Saskia Klep (Saxo Bank): ‘An Intense Migration’

Saskia Klep (Saxo Bank): ‘An Intense Migration’
Saskia Klep put a ‘definitive full stop’ behind a long and challenging change process. The CEO of Saxo Bank Netherlands led the integration of clients from Dutch BinckBank to Danish Saxo’s investment platform in recent years and shares her lessons learned. ‘It was an extremely hectic time.’

Saskia Klep looks around her modest office in Amsterdam’s Zuidas district. Here she is at home. She knows almost all of the 250 people who work here personally. This is not quite common for the Zuidas. ‘But here, connecting is still important,’ she says. And she happens to be good at connecting. Not that long ago the office was in severe turbulence. ‘A very difficult change project that no one was expecting, neither clients nor employees.’ All sails had to be set, but the storm has subsided, the problems have largely been solved and we are working hard again at the regular processes at Saxo. Klep talks about her experiences with Susanne Guntermann, partner of consulting organization Valcon. ‘I have done a migration like this twice now and it is very intense. It is wonderful to be dealing with the business normally again.’

Why is Saxo Bank an attractive bank to work for?
‘I made a conscious decision to make the switch four years ago. I came from private banking, and it seemed exciting to work at a truly digital company. Private banking is a people’s business with a lot of customer contact. Here that customer contact is largely digital, only with our institutional customers the contact is often in person. We are constantly working on optimizing the investor platform. How do you best reach the customer with digital services? We measure and research customer experience with the platform to make it as intuitive as possible. I found that intriguing from the beginning.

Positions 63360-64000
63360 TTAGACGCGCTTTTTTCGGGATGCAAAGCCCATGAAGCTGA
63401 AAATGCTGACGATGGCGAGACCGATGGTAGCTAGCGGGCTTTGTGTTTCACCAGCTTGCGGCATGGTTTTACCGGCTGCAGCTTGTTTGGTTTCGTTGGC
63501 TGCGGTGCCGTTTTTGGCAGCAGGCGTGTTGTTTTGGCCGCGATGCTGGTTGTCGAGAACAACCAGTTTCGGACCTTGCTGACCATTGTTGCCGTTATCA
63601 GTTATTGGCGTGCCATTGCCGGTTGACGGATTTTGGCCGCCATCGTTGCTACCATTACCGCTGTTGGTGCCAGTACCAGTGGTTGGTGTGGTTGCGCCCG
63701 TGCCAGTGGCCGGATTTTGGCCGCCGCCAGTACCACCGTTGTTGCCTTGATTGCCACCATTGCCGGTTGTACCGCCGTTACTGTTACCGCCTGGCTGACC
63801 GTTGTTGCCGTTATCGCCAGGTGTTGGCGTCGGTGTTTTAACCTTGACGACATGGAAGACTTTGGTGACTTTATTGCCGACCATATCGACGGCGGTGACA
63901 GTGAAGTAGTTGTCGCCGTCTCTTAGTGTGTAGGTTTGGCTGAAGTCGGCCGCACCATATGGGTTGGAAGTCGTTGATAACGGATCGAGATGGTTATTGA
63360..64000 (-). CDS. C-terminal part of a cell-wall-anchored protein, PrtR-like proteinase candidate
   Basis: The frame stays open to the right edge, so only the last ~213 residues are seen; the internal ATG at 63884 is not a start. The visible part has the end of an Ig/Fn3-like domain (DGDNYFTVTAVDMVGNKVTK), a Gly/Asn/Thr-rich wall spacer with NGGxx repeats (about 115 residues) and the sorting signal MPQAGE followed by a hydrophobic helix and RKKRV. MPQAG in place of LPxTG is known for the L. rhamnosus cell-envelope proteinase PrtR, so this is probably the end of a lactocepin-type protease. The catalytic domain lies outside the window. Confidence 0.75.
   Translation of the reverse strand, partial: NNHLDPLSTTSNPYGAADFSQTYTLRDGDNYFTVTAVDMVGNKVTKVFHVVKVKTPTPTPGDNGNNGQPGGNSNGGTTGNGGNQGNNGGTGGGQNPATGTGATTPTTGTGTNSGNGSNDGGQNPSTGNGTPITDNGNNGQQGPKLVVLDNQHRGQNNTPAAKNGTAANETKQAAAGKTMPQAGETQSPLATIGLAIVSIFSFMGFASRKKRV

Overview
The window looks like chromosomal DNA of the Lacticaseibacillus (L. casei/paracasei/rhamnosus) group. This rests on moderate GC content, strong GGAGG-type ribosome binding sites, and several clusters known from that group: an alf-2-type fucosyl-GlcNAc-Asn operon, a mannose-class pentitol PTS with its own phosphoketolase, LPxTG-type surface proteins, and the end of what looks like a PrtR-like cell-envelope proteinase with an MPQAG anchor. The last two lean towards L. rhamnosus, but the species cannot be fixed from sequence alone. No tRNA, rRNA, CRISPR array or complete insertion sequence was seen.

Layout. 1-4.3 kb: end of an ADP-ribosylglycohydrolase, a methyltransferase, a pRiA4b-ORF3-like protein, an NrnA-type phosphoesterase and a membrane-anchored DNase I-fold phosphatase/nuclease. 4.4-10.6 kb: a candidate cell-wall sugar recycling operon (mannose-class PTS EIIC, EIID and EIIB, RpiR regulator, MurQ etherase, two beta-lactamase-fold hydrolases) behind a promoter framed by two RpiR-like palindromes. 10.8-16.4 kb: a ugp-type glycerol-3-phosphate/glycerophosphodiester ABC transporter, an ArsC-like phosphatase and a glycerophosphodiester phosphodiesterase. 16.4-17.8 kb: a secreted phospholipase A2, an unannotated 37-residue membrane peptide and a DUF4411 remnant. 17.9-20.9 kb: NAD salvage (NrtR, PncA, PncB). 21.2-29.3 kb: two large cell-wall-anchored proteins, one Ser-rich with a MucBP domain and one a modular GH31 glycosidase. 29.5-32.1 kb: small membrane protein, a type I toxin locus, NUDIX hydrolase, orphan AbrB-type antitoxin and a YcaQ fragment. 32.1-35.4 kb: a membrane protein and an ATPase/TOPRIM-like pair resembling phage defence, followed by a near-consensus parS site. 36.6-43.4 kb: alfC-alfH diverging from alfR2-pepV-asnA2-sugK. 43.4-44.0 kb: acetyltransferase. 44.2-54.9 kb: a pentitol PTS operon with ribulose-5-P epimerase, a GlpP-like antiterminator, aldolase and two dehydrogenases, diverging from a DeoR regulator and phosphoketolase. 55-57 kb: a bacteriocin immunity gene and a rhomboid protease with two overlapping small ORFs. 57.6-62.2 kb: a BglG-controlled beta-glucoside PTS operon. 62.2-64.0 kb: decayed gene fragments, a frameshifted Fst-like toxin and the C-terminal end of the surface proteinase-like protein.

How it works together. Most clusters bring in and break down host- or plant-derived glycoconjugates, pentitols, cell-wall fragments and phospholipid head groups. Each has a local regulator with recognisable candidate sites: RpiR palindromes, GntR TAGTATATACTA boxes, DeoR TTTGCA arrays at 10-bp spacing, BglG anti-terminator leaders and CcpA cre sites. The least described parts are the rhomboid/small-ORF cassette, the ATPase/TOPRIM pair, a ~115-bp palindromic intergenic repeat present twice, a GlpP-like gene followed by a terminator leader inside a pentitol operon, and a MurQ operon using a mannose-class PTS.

On top of that, this is a very young and dynamic company. In private banking I mainly dealt with people over 40, here I often work with people in their twenties. That gives a delightful energy. I have never before worked in a company with so much dynamism and so much execution power.’

Can you give an example of that great power of execution?
‘Recently the head office in Denmark took the initiative to pay credit interest to our customers. In no time everything was in place: the customers were informed; the systems adapted and within 14 days everything was arranged. Elsewhere, this kind of project often takes a few months. I think an important explanation for this is that we still have our founder/owner, Kim Fournais, as group CEO. The company is still run by him as if we were in the early days, even though we now operate in 18 countries and have more than 2,500 employees. That dynamism and power of execution is very inspiring to witness.’

Four years ago, you started as CEO of BinckBank and had to deal with Saxo’s Danes. Was there a big cultural difference between the two organizations?
‘Yes, although there are also a lot of similarities between Danes and the Dutch. I learned in the change process, for example, that Danes and Dutch experience risk very differently. The Dutch are considerably more risk averse. We are more conservative. In a transition you go from A to B. You then divide that trajectory into small steps, but the Dutch first want to have everything crystallized before they take a step. They only do that when all the check marks are green, when everything works 100 percent. Danes take a different approach. They analyze how long it will take to solve a problem and take the step in the meantime. A totally different mindset.’